Remains of Navy Seaman return to Elizabethton

Published 8:23 am Friday, October 12, 2018

When someone comes home that hasn’t been home for many years, there is usually a large celebration with a large gathering to celebrate that person’s arrival.

However, when Navy Seaman 2nd Class William V. Campbell arrives back home to his native Carter County on Friday, Oct. 12, there will be no large tables filled with food or colorful balloons to celebrate his arrival.

Even without great fanfare, Campbell will be coming home a hero who gave his life at far too young an age — a 20-year-old Elizabethton native who died on December 7, 1941.

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Campbell was assigned to the battleship USS Oklahoma moored at Ford Island, Pearl Harbor that fateful day when the Japanese attacked the ship by aircraft.

The USS Oklahoma was doomed as multiple torpedoes caused massive damage which caused the ship to quickly capsize with Campbell and his crewmates.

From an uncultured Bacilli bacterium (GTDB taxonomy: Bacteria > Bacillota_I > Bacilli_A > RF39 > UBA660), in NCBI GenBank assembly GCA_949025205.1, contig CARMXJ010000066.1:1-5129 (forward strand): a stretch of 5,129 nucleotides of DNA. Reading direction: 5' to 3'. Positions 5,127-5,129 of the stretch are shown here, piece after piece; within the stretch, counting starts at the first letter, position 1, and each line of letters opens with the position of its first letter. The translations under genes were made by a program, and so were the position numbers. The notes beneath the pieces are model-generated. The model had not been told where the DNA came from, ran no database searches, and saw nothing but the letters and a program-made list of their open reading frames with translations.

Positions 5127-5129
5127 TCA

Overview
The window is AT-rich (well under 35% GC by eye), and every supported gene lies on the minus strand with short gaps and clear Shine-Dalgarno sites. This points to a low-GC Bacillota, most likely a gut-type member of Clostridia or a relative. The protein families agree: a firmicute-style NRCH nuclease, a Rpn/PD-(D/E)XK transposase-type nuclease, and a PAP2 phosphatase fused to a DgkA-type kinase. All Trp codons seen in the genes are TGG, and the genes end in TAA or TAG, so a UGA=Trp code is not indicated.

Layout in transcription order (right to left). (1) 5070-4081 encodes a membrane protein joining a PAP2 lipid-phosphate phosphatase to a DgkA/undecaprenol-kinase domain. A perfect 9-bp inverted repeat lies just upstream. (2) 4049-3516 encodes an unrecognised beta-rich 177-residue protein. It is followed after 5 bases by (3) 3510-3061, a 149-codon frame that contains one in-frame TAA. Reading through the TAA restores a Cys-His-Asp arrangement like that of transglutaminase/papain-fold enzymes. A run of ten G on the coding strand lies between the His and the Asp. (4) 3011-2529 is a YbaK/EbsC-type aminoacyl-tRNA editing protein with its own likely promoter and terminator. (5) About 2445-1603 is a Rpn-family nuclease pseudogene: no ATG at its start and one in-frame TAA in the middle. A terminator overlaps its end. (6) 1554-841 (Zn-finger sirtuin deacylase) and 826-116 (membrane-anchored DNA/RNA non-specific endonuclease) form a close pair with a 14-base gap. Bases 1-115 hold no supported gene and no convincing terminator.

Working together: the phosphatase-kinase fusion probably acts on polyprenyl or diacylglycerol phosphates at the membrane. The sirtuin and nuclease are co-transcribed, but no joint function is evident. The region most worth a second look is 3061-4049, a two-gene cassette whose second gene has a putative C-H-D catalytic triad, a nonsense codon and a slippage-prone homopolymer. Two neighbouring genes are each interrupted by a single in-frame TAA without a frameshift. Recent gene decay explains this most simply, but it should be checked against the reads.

When the death toll was counted, there were 429 crewmen including Campbell.

In a span covering three years from December 1941 to June 1944 Navy personnel worked to recover the remains of the deceased crew with the bodies being interred in cemeteries at Halawa and Nu’uanu.

In September 1947, members of the American Graves Registration Service were challenged to disinter the remains of the U.S. casualties from the cemeteries and transfer them to the Central Identification Laboratory at Schofield Barracks.

Unfortunately, only 35 men from the USS Oklahoma were able to be identified.

The remaining unidentified remains were buried in 46 plots at the National Memorial Cemetery of the Pacific known as the Punchbowl in Honolulu while a military board classified those who could not be identified as non-recoverable, including the young Campbell.

Fast forward to June 15, 2015, when the remains were once again unearthed after being directed to by the Deputy Director of Defense and new technology led to Campbell being identified.

Three years later, Campbell now will come home and be laid to rest in the soil where he spent his life as a young boy.

He no longer is one of the 72,810 still unaccounted for from World War II even though his name remains on the Walls of the Missing at the Punchbowl where a rosette will be placed next to his name to indicate that he has been accounted for.

No, Seaman Campbell is finally coming home — a hero arriving back in his hometown of Elizabethton to be laid to rest which he left over 77 years ago to defend his country.

Welcome home Seaman Campbell — welcome home!